# Polymer Chemistry. The Basic Concepts - Himenz P.C.

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BB monomers and that the Â groups are present in excess. We define vA and

vB to be the numbers of A and Â functional groups, respectively. The

number of either of these quantities in the initial reaction mixture is

indicated by a superscript 0; the numbers at various stages of reaction

have no superscript. The stoichiometric imbalance is defined by the ratio

r, where

This ratio cannot exceed unity by definition of the problem.

As with other problems with stoichiometry, it is the less abundant

reactant that limits the product. Accordingly, we define the extent of

reaction p to be the fraction of A groups that have reacted at any point.

Since A and Â groups

310

Condensation or Step-Growth Polymerization

react in a 1:1 proportion, the number of Â groups that have reacted when

the extent of reaction has reached p equals pj\°, which, in turn, equals

ðã^â°. The product pr gives the fraction of Â groups that have reacted at

any point. With these definitions in mind, the following relationships

are readily seen:

1. The number of unreacted functional groups after the reaction reaches

extent p is

"a = (1 - P)"a0

(5.35)

and

"â = 0 " Ðã)"â° = 0 " Pr)

(5-36)

2. The total number of chain ends is the sum of Eqs. (5.35) and (5.36):

"end, = (l-P + V-- j^A0

(5-37)

3. The total number of*chains is half the number of chain ends:

Nchai"s = \ (l+^ - 2ð)"à°

(5-38)

4. The total number of repeat units distributed among these chains is

the number of monomer molecules present initially:

Nrepeat units = j ''a + j V = j I1 + " I

(5 39)

(' + rH°

The number average degree of polymerization is given by dividing the

number of repeat units by the number of chains, or

- _ l + l/r _ l+r

, m

Ïï 1 + 1/r- 2p~ l + r - 2pr

^ ^

As a check that we have done this correctly, note that Eq. (5.40)

reduces to the previously established Eq. (5.28) when r = 1.00.

One distinction that should be pointed out involves the comparison

of Eqs. (5.1) and (5.40). In the former we considered explicitly the AB

monomer, while the latter is based on the polymerization of AA and BB

monomers. In both instances nn is obtained by dividing the total number

of monomer molecules initially present by the total number of chains

after the reaction has occurred to extent p. Following the same procedure

for different reaction

Stoichiometric Imbalance

311

mixtures results in a different definition of the repeat unit. In the

case of the AB monomer, the repeat unit is the ab entity, which differs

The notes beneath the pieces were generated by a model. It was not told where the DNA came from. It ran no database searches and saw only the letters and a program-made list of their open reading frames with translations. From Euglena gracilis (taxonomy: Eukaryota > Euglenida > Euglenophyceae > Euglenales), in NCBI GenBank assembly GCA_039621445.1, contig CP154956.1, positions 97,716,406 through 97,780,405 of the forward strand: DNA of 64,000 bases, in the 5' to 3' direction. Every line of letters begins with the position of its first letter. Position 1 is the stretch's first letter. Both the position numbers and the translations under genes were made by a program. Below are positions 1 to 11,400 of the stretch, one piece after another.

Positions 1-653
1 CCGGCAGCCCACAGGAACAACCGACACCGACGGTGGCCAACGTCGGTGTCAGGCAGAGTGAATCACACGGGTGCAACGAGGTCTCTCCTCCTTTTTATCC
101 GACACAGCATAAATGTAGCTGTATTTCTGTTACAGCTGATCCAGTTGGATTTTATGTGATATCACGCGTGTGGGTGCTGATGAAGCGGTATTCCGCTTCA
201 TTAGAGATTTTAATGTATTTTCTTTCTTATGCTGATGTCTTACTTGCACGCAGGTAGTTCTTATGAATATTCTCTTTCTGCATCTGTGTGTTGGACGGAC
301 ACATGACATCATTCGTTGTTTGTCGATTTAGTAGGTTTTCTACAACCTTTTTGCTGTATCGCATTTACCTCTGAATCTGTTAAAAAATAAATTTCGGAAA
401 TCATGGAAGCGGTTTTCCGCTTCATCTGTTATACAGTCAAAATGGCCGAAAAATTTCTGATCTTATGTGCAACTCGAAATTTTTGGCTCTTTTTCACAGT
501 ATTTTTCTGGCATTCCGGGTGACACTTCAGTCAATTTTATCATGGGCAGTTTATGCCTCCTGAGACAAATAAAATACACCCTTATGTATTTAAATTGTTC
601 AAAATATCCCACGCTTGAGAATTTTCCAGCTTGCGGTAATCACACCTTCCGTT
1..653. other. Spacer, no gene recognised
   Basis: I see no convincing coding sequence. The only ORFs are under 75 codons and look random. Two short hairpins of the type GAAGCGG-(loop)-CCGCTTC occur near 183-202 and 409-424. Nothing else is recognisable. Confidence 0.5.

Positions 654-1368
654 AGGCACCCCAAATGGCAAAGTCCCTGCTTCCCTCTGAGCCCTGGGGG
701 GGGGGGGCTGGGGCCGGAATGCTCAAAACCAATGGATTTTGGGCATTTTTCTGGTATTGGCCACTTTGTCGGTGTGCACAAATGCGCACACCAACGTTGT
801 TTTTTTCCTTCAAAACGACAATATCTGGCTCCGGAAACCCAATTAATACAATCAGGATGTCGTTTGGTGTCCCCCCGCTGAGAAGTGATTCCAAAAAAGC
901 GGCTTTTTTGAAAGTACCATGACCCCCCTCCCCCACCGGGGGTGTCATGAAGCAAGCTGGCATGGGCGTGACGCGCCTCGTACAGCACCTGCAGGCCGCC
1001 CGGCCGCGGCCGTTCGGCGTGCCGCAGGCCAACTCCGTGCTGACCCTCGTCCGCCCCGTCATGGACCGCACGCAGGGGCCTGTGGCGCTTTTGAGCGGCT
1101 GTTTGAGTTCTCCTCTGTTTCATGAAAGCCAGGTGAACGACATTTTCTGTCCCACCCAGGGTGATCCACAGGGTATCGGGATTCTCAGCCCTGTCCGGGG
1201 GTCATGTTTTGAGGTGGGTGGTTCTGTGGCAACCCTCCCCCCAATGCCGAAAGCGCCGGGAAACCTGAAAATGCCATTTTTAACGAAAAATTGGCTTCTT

from AB by the elimination of the by-product molecule. In the case of the

AA and BB monomers, the repeat unit in the polymer is the aabb unit,

which differs from AA + BB by two by-product molecules. Equation (5.1)

counts the number of ab units in the polymer directly. Equation (5.40)

counts the number of aa plus bb units. The number of aa plus bb units is

twice the number of aabb units. Rather than attempting to formalize this

distinction by introducing more complex notation, we simply point out

that application of the formulas of this chapter to specific systems must

be accompanied by a reflection on the precise meaning of the calculated

quantity for the system under consideration. There is nothing

particularly unique about this admonition: No equation should be used

mindlessly by just plugging in numbers and submitting an answer.

The distinction pointed out in the last paragraph carries over to the

evaluation of Mn from nn. We assume that the chain length of the polymer

is great enough to make unnecessary any correction for the uniqueness of

chain ends. In such a case the molecular weight of the polymer is

obtained from the degree of polymerization by multiplying the latter by

the molecular weight of the repeat unit. The following examples

illustrate the distinction under consideration:

1. Polymerization of an AB monomer is illustrated by the polyester

formed from glycolic acid. The repeat unit in this polymer has the

structure

Î

II

(-0-CH2-C-) and M0 = 58. Neglecting end groups, we have Mn = 58 nn,

with nn given by Eq. (5.1).

2. Polymerization of AA and BB monomers is illustrated by butane-1,4-

diol and adipic acid. The aabb repeat unit in the polymer has an M0 value

of 200. If Eq. (5.4) is used to evaluate nn, it gives the number of aa

plus bb units; therefore Mn = 200(nn)/2.

3. An equivalent way of looking at the conclusion of item (2) is to

recall that Eq. (5.40) gives the (number average) number of monomers of

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